Maximising Solar Power: The Perks of Micro Inverters in Solar Panel Systems

When considering the installation of solar panels on your roof, there are various options, with the most common being solar panels installed with string inverters. Solar panels with micro inverters serve the same purpose as string inverters but are connected to a smaller number of solar modules. In this blog, let’s explore the significant advantages of microinverters but before that, let’s find out what these microinverters actually battery

What are microinverters?

Quality microinverters like Sunsynk inverters convert the direct current generated by solar modules to alternating current in an instant. Unlike string inverters, which are usually linked to the wall at a distance from the array, microinverters can be affixed directly to individual solar panels.

The Advantages of Micro-inverters:

Individual Optimisation: Microinverters optimise each solar panel individually, unlike central inverters that optimise for the entire solar system. This allows each solar panel to operate at its maximum potential. In simpler terms, the performance of a single solar panel cannot negatively impact the overall output of the entire solar array, in contrast to central inverters that optimise based on the weakest link.

If one solar panel in a string has an excessively high resistance due to a manufacturing flaw, the performance of all solar panels connected to that same central inverter suffers.

Similarly, shade, dirt, snow, or even minor orientation mismatches on a single solar panel would not jeopardise the entire solar system.

Extended Warranty: As micro-inverters are not subjected to the same high power and heat loads as central inverters, they live substantially longer. Micro-inverters often have a 20-25 year guarantee, which is 10-15 years longer than that of central inverters.

Performance Monitoring: Panel-by-panel web-based monitoring is generally accessible for both homeowners and installers. Regularly assessing the health of the solar system can create the way for subsequent upgrades and performance enhancements. Furthermore, there are mobile applications that allow you to monitor your PV system even while on the go.

Enhanced Safety: In traditional setups, solar panels are linked in series before being directed into a central inverter, usually carrying an effective nominal rating of 300-600 VDC (volts of direct current). This level of current poses potential life-threatening risks.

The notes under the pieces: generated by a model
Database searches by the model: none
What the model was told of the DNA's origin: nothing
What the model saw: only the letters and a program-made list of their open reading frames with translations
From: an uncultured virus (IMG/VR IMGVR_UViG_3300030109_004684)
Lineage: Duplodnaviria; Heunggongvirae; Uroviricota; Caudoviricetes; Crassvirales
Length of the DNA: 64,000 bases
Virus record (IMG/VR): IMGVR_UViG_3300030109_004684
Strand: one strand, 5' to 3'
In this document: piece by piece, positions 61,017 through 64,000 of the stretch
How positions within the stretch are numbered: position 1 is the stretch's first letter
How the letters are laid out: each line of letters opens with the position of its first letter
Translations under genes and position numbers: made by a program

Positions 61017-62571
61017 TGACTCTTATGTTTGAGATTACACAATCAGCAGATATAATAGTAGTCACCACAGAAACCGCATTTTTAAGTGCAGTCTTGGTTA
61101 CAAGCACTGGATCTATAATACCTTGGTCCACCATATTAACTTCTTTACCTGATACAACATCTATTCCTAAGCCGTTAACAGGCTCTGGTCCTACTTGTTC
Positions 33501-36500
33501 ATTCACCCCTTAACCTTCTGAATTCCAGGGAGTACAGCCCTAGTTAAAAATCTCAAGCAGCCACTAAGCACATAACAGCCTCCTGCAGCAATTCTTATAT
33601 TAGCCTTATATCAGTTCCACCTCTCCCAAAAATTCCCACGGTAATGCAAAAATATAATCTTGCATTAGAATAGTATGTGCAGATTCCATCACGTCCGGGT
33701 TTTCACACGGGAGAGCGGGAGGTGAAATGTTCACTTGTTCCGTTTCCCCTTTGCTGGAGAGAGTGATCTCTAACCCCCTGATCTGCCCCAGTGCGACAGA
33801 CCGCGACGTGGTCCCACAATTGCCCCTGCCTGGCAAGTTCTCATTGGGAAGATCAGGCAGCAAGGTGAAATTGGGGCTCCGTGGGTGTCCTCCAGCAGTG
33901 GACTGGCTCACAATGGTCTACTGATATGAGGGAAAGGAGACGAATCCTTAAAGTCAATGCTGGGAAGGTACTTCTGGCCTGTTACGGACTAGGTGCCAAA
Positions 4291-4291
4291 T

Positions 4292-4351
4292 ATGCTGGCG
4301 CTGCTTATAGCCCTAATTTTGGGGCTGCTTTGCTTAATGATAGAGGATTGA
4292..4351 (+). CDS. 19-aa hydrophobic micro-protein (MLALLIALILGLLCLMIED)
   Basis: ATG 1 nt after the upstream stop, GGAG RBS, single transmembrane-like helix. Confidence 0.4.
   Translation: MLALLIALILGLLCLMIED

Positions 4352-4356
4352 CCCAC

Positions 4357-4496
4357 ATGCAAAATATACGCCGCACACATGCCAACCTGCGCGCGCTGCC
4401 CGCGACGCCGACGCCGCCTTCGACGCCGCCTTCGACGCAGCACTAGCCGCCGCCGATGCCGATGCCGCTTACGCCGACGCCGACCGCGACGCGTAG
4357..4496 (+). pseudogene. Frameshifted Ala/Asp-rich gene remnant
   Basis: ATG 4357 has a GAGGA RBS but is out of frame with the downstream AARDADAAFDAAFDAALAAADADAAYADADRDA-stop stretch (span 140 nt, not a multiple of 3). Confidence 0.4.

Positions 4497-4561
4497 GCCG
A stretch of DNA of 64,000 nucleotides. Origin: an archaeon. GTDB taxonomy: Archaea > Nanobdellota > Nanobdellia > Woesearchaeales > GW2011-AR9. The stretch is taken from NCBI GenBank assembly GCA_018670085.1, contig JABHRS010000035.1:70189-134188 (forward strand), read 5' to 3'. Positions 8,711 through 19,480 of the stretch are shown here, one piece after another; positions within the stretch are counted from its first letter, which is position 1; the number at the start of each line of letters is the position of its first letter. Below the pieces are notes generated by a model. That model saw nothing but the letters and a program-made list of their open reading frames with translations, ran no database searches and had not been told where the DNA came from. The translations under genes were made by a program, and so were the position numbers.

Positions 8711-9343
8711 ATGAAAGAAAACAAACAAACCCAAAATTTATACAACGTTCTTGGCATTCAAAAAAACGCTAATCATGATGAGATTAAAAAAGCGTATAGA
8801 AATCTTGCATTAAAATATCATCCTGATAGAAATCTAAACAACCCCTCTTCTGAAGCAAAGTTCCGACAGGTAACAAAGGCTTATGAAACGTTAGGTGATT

Microinverters eliminate the necessity for high-voltage DC wiring, significantly enhancing safety for both solar installers and system owners.

Maximum Power Point Tracking (MPPT): A challenge with solar cells is the necessity to adjust voltage according to light levels for optimal power output. In simple terms, the performance of a solar panel is determined by the voltage load applied by the inverter.

Maximum Power Point Tracking (MPPT) is a technique employed to identify the ideal voltage, commonly known as the maximum power point. Applying MPPT individually to each panel, rather than to the entire solar system, naturally enhances overall performance.

Integrate low-voltage batteries

When it comes to solar batteries, microinverters seamlessly integrate with low-voltage batteries, enhancing the efficiency of energy storage systems. Notably, incorporating microinverters, such as those compatible with SAJ batteries, addresses constraints and enhances the overall effectiveness of residential solar solutions.

In addition to these wonderful advantages, there are also some drawbacks of microinverters that you need to know about:

  1. Higher Initial Cost: The biggest disadvantage of a micro-inverter is its high initial cost. However, this cost can be justified in situations where there are technical challenges in installing a solar array or shading issues that could otherwise compromise the entire system’s performance.

  2. Additional Monitoring Device: With each inverter positioned independently beneath a solar panel, the need for a communication bus and a common monitoring system arises, as there is no onboard display system as seen in string inverters.

  3. Increased Replacement Costs: Placing the inverter beneath the solar panel may make it challenging to replace the micro-inverter due to existing site conditions. Because of the complexities involved, the replacement process may necessitate the presence of more than one specialist on-site.

Final Note:

Microinverters are common in situations where array sizes are small and optimising performance from each panel is important. Their popularity is especially apparent in the residential sector, where panel space constraints limit array size and challenges such as shade from surrounding trees or other objects are common.

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